Microsoft said fixes for security flaws present in most processors may significantly slow down certain servers and dent the performance of some personal computers. It was the software maker’s first assessment of a global problem that Intel Corp. initially downplayed.

Microsoft’s statement suggests slowdowns could be more substantial than Intel previously indicated. While Intel Chief Executive Officer Brian Krzanich on Monday said the problem may be more pervasive than first thought, he didn’t discuss the degree of impact – only that some machines would be more affected than others.

Microsoft cautioned in a blog post that servers, the computers that underpin corporate networks, used for certain tasks may show “more significant impact.” Not all servers will be affected, it said. Microsoft, which didn’t provide specific numbers, said it is testing a variety of systems and will update users on what it finds.

PCs running Windows 10 and sold since 2016 will face slowdowns of less than 10 percent, which Microsoft said will probably not be noticeable to users. Customers with older Windows 10 PCs will notice some slowness because those machines contain older chips. Machines running Windows 7 and Windows 8 from 2015 or earlier will be the most affected with users noticing a decrease in system performance, Microsoft said.

On Jan. 3, Intel confirmed its chips contain a long-standing feature that makes them vulnerable to hacking. There are two main flaws, dubbed Meltdown and Spectre, and one or both are present in almost all of the billions of processors that run personal computers, servers and phones and could give attackers unauthorized access to data. The world’s largest technology companies are releasing software updates to patch these security holes, and there’s been intense debate about how much this will affect performance.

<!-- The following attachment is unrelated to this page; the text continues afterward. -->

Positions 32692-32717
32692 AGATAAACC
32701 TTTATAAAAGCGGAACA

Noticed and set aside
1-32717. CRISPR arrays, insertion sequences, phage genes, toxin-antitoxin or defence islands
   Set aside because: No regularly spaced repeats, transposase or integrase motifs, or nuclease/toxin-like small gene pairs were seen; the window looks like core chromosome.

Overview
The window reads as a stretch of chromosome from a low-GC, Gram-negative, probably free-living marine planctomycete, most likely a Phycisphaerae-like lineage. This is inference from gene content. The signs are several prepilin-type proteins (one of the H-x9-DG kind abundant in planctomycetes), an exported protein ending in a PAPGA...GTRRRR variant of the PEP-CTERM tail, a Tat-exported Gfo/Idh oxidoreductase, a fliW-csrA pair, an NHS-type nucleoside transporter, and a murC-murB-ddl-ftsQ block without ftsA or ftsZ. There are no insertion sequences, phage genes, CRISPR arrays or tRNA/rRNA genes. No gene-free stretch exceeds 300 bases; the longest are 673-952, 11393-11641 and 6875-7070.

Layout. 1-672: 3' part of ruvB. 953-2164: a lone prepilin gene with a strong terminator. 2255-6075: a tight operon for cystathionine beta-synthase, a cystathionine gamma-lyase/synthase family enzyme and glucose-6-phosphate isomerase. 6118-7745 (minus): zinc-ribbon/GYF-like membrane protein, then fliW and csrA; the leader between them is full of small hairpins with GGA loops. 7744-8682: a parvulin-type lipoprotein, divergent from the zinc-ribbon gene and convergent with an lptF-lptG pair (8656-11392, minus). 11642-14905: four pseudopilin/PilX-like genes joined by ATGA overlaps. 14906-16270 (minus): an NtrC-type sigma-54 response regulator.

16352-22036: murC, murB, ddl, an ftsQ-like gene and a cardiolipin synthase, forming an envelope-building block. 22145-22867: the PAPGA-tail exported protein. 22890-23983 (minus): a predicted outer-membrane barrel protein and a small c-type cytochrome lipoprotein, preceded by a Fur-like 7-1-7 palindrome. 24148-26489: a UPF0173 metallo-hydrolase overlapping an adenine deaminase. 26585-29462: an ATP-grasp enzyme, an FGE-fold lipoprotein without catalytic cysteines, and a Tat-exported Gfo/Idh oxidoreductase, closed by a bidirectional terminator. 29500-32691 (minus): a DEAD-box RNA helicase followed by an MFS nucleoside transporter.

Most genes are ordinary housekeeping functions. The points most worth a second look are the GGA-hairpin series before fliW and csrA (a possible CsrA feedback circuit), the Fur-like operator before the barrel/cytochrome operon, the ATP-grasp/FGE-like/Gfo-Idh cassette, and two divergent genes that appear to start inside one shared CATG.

The increasingly dire assessments of the problem mean some customers will have to accept worsening computer performance in the name of security, forcing them to add more servers to get back to where they were before applying the security updates.

Intel has more than 99 percent market share in servers, and its chips are in more than 90 percent of laptops and 88 percent of desktops sold.

Previously, Intel had said tests showed minimal or no impact on performance.

In a statement on Tuesday, Intel maintained its stance that most typical PC users won’t see a “significant” impact.

It conceded that for servers, the whole picture is not yet clear and said that slowdowns will vary according to the technique used to protect machines.

“We still have work to do to build a complete picture of the impact on data center systems,” Intel said. “In some cases there are multiple mitigation options available.”

Microsoft is offering more data about the impact so its corporate customers can decide whether it is worth it to apply the security fixes. In certain cases, where servers aren’t at risk from data theft, companies may decide speed is more important than security.

The greatest noticeable impact will be on the server computers that underpin corporate data centers in cases where customers store their data in house, Microsoft said.

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